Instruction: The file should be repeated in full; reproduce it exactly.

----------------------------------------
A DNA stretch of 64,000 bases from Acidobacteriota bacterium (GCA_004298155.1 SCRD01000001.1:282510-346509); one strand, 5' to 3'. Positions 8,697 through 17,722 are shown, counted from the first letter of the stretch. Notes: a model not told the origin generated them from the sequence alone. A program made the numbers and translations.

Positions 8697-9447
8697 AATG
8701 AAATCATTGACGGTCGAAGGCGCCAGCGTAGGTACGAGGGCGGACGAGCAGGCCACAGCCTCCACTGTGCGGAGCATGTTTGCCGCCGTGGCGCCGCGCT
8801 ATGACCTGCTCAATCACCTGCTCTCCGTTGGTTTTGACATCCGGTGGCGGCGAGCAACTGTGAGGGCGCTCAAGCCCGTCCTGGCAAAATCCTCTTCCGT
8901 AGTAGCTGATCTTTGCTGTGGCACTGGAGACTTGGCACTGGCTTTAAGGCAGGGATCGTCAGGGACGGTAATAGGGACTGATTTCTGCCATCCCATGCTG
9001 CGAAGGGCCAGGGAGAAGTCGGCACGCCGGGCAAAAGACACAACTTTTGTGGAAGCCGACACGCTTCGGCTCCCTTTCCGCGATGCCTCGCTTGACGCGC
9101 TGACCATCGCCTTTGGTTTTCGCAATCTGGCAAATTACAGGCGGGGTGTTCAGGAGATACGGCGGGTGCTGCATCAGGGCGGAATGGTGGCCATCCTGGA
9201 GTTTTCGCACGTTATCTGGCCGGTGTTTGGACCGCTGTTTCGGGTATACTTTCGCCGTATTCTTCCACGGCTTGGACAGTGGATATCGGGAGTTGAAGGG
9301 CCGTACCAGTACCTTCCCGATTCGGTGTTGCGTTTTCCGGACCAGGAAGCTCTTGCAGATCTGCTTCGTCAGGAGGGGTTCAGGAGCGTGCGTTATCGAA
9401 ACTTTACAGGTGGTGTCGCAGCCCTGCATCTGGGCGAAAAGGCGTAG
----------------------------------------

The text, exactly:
A DNA stretch of 64,000 bases from Acidobacteriota bacterium (GCA_004298155.1 SCRD01000001.1:282510-346509); one strand, 5' to 3'. Positions 8,697 through 17,722 are shown, counted from the first letter of the stretch. Notes: a model not told the origin generated them from the sequence alone. A program made the numbers and translations.

Positions 8697-9447
8697 AATG
8701 AAATCATTGACGGTCGAAGGCGCCAGCGTAGGTACGAGGGCGGACGAGCAGGCCACAGCCTCCACTGTGCGGAGCATGTTTGCCGCCGTGGCGCCGCGCT
8801 ATGACCTGCTCAATCACCTGCTCTCCGTTGGTTTTGACATCCGGTGGCGGCGAGCAACTGTGAGGGCGCTCAAGCCCGTCCTGGCAAAATCCTCTTCCGT
8901 AGTAGCTGATCTTTGCTGTGGCACTGGAGACTTGGCACTGGCTTTAAGGCAGGGATCGTCAGGGACGGTAATAGGGACTGATTTCTGCCATCCCATGCTG
9001 CGAAGGGCCAGGGAGAAGTCGGCACGCCGGGCAAAAGACACAACTTTTGTGGAAGCCGACACGCTTCGGCTCCCTTTCCGCGATGCCTCGCTTGACGCGC
9101 TGACCATCGCCTTTGGTTTTCGCAATCTGGCAAATTACAGGCGGGGTGTTCAGGAGATACGGCGGGTGCTGCATCAGGGCGGAATGGTGGCCATCCTGGA
9201 GTTTTCGCACGTTATCTGGCCGGTGTTTGGACCGCTGTTTCGGGTATACTTTCGCCGTATTCTTCCACGGCTTGGACAGTGGATATCGGGAGTTGAAGGG
9301 CCGTACCAGTACCTTCCCGATTCGGTGTTGCGTTTTCCGGACCAGGAAGCTCTTGCAGATCTGCTTCGTCAGGAGGGGTTCAGGAGCGTGCGTTATCGAA
9401 ACTTTACAGGTGGTGTCGCAGCCCTGCATCTGGGCGAAAAGGCGTAG